n. the ability to understand and share the feelings of another.
Some of the great things about empathy is when it can lead to having compassion for others and to applying that in order to create a safe space for others. Empathy can help reduce arguments, create teachable moments for all ages, and build connections with others.
One of the downfalls of empathy is when there is a lack of boundaries. I suffer from that. It is very often that I will be so empathic towards others that I feel as if I have no course of action, or at least not a desirable one, because if I now choose what I would have wanted to do prior to having said empathy, there will be the additional feelings of guilt.
Very notably, I’ve seen this play out in my work with clients. They have helped me understand their symptoms – great! Then I notice myself wanting to support them in a way that I consider to be helpful, but in fact, really isn’t. A client who may have a drug addiction? I may not convey how serious their addiction is in fear of making them feel judged. A client who may be depressed and can’t attend sessions? I may let the lack of appointments slide.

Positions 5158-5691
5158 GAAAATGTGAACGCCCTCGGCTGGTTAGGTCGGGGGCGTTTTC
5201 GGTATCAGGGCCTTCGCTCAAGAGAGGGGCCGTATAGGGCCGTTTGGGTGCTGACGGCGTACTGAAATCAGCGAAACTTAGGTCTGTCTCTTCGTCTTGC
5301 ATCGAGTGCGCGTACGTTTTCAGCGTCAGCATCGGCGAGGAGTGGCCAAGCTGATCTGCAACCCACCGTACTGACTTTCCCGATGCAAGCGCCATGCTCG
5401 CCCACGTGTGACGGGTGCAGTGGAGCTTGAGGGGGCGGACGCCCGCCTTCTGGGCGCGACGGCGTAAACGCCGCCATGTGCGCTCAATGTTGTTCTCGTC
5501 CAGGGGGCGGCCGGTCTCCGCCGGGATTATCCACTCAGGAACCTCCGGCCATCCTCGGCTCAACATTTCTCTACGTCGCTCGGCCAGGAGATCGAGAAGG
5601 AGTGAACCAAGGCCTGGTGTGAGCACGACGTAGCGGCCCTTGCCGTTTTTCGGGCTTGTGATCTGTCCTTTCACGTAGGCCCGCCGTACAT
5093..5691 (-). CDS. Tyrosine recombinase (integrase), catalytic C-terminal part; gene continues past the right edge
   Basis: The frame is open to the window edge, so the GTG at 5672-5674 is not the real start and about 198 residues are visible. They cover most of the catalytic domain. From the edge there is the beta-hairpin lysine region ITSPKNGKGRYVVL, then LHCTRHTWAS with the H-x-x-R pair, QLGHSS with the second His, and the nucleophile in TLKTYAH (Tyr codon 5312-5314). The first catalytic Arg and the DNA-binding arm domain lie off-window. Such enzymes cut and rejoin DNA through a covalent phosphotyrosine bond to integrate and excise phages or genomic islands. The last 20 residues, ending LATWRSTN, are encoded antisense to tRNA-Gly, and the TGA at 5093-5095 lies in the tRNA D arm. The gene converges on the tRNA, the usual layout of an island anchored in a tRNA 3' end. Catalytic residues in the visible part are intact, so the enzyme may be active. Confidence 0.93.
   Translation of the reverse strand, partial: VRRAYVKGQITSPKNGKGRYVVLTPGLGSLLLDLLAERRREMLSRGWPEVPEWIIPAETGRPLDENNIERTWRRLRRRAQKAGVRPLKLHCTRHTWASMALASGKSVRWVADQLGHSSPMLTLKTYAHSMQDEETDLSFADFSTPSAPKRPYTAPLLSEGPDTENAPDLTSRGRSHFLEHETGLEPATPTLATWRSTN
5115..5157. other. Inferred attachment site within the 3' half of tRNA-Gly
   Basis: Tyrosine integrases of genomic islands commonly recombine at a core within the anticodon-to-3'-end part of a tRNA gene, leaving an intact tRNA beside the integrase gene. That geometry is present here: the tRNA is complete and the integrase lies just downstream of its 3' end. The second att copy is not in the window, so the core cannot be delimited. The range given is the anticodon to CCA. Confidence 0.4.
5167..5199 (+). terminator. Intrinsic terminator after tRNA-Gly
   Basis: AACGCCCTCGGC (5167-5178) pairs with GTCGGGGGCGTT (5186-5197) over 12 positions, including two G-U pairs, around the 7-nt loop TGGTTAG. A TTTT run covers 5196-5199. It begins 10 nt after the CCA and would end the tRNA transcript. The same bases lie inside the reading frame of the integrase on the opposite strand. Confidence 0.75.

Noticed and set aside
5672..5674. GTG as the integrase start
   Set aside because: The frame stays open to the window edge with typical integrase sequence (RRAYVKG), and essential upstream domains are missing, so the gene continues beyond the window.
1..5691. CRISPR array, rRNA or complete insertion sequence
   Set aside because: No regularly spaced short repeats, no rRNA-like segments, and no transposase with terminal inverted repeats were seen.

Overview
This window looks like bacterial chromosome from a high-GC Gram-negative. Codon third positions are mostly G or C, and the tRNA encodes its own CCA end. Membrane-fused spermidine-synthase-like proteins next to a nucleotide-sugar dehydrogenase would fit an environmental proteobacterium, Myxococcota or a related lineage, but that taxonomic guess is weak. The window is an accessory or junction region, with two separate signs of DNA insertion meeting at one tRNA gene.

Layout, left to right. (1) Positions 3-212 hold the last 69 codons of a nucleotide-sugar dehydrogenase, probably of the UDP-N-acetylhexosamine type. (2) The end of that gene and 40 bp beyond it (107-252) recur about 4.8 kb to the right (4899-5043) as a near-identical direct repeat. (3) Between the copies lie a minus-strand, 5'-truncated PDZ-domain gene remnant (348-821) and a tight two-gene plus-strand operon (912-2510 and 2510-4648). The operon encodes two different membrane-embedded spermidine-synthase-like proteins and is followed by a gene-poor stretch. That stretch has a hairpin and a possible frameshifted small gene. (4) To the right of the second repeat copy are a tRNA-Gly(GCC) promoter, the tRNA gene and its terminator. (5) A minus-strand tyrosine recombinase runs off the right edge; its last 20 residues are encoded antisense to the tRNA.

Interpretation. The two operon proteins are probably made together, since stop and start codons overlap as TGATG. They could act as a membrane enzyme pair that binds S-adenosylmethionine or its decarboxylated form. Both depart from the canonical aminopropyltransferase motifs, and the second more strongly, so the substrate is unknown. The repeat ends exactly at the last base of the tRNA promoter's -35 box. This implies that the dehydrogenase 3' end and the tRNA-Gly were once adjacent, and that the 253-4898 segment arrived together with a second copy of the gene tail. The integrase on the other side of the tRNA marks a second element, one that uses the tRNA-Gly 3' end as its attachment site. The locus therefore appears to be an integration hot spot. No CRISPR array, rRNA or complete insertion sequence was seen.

As I continue to develop my clinical skills, which in turn help me develop my interpersonal skills, I know that there will be times when I will struggle with empathy and boundaries. I will need to decide when I can be empathic and how I can use that empathy for the benefit of my relationships and for clients’ progress.
It has been an interesting journey to uncover how much more complicated empathy can be. On the surface, it sounds as simple as just putting myself in others’ shoes. Below that, it’s so much more complex.